While much has changed in our country, the way and means by which we deal with debt hasn't. It's mad that people still go to jail for debts when killers are walking free. We all know that there are people who can afford to pay and won't, but the vast majority of people in debt can't pay. Through no fault of their own, people lose their jobs, have marital difficulties, suffer from ill-health and find the bills and debt mounting up. The moratorium on mortgage arrears of 12 months is welcome, but does nothing for people who have large personals loans, credit card bill, utility bills etc. Some financial institutions are responsible and do all they can to assist people, others just add to their borrowers woes with threatening letters, hefty legal bills and outrageous arrears fees and penalties. While I accept the borrowers must take responsibility for their actions and decisions, the lenders who threw money at people now deep in debt cannot get off scot free either. Yes we need responsible borrowing, but we also need responsible lending.

We definitely need major reform in this area. The Law Reform Commission produced an excellent report back in September, however I feared that it would be ignored like many of many of their reports. However someone was listening and it was good to see the commitments in the revised Programme for Government on debt and debt enforcement. Then just this week the Government announced the appointment of an expert group to bring forward measures on a rolling basis over the next couple of months. There are some really good people on this, who I worked with in the past and have a strong track record. Paul Joyce and FLAC have been tireless campaigners on debt reform for many years, indeed sometimes they must have felt voices in the wilderness. I worked with Brendan Burgess of on the financial regulator consumer panel when he was chair, he is also an excellent choice, because he has been working and advocating on behalf of consumers in the financial area for many years. It's important to have the financial industry on board and although we are often on the opposite side of the argument, Pat Farrell is a pragmatist and in fairness supports reform in this area too. Good also that Matthew Elderfield the new Head of Financial Supervision at the Central Bank is on board, who really appears to have hit the ground running.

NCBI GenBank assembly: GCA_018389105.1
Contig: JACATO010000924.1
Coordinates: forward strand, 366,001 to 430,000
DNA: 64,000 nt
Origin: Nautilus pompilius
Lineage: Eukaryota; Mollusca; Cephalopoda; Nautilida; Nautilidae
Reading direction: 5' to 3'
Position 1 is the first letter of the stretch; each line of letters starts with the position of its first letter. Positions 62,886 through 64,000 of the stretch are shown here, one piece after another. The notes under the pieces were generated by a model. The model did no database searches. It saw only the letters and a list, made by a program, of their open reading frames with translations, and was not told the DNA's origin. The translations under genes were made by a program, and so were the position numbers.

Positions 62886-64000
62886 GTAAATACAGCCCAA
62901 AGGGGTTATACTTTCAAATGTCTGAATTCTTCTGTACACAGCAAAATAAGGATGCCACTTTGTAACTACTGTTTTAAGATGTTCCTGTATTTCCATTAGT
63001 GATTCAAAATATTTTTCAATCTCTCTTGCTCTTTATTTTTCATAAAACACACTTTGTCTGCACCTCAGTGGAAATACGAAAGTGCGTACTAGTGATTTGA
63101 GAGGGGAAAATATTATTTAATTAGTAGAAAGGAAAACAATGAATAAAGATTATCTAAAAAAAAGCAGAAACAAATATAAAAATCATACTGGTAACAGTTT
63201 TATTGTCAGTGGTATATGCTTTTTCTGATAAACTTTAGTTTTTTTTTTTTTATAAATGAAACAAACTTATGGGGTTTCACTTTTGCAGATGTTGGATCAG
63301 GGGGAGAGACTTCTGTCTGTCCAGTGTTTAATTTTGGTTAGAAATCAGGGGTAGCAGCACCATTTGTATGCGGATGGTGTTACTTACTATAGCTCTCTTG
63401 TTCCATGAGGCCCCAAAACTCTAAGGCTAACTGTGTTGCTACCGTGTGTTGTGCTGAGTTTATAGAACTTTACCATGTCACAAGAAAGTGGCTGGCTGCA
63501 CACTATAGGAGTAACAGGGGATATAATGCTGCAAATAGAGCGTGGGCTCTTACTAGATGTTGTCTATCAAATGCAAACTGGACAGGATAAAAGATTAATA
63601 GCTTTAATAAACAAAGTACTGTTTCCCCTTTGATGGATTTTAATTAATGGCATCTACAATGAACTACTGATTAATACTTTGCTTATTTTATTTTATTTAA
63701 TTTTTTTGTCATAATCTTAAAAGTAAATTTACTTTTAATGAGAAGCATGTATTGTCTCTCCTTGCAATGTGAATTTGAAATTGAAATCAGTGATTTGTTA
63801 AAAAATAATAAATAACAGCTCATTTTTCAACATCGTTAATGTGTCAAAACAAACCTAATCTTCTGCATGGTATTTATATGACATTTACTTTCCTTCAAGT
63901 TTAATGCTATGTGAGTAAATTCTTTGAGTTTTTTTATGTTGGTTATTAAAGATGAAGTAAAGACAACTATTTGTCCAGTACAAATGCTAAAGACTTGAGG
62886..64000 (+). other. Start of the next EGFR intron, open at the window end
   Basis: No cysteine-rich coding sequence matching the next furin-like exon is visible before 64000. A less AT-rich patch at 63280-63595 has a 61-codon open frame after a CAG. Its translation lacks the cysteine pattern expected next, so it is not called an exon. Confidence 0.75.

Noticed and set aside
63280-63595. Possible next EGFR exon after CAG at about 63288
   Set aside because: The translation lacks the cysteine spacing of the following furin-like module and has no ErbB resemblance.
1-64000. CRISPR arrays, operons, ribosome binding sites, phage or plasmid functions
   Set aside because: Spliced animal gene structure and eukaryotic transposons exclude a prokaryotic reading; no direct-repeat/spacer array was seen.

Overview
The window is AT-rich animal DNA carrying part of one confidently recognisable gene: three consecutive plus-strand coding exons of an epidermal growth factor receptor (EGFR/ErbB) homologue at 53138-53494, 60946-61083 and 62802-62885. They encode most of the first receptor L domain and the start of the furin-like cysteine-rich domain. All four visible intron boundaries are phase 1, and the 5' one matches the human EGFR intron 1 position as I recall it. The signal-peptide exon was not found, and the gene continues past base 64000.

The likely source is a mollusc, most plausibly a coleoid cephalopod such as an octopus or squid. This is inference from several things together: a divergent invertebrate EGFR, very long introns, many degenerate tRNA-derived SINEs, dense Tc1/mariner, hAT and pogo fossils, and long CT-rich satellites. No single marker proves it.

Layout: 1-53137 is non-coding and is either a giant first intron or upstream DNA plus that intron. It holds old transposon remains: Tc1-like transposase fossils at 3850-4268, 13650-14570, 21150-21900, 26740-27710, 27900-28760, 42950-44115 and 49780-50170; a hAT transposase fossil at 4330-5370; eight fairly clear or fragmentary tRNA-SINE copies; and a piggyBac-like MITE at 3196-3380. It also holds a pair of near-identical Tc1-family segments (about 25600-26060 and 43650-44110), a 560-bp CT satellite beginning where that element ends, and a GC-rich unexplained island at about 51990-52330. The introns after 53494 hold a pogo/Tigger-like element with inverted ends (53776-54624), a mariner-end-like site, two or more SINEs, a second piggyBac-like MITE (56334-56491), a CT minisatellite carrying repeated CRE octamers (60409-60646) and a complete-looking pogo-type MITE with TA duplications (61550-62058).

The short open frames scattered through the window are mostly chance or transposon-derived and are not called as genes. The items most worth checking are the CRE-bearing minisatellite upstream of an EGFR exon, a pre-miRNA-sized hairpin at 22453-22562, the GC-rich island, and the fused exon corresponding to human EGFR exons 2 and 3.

So hopefully we will see speedy and sensible solutions to our current debt problems. We can't wipe out debt, but we can make the system work so as to assist people deal with their debt in a more humane, speedier and satisfactory manner for all concerned.

Monday, January 25, 2010

A Golden Opportunity?

The cash for gold market has really taken off recently. All of sudden we are being bombarded with TV ads, flyers in the door, stalls in supermarkets from companies offering to take all that unwanted gold off our hands for bundles of cash. Gold has always been an attractive commodity in times of financial and political turmoil and this time is no different, global prices have soared in the last year. This means there is a great market for scrap gold now. So in the middle of a recession it seems a bit of a no brainer, gather all that unwanted gold jewellery, stick it in an envelope and wait for the cheque in the post by return. The buyers can resell the gold for a tidy profit, so its a good news story all round.

Well it is not that simple, as it seems many people could be selling their gold at a fraction of its worth. When you think about it, in normal circumstances would you allow the buyer to dictate the price they are willing to give you? As with all new crazes problems arise, in the US, there has been a lot of controversy about one particular company highlighted by and alleged wrongdoing. Here Senator John Paul Phelan of Fine Gael has also rightly raised legitimate questions concerning the regulation of this activity and the potential for it to increase burglaries and theft. Senator Phelan is proposing a private members bill to deal with this. Although if there is evidence that some companies are using sharp practice, then that could be tackled under the existing provisions of the Consumer Protection Act 2007 dealing with unfair and misleading commercial practices.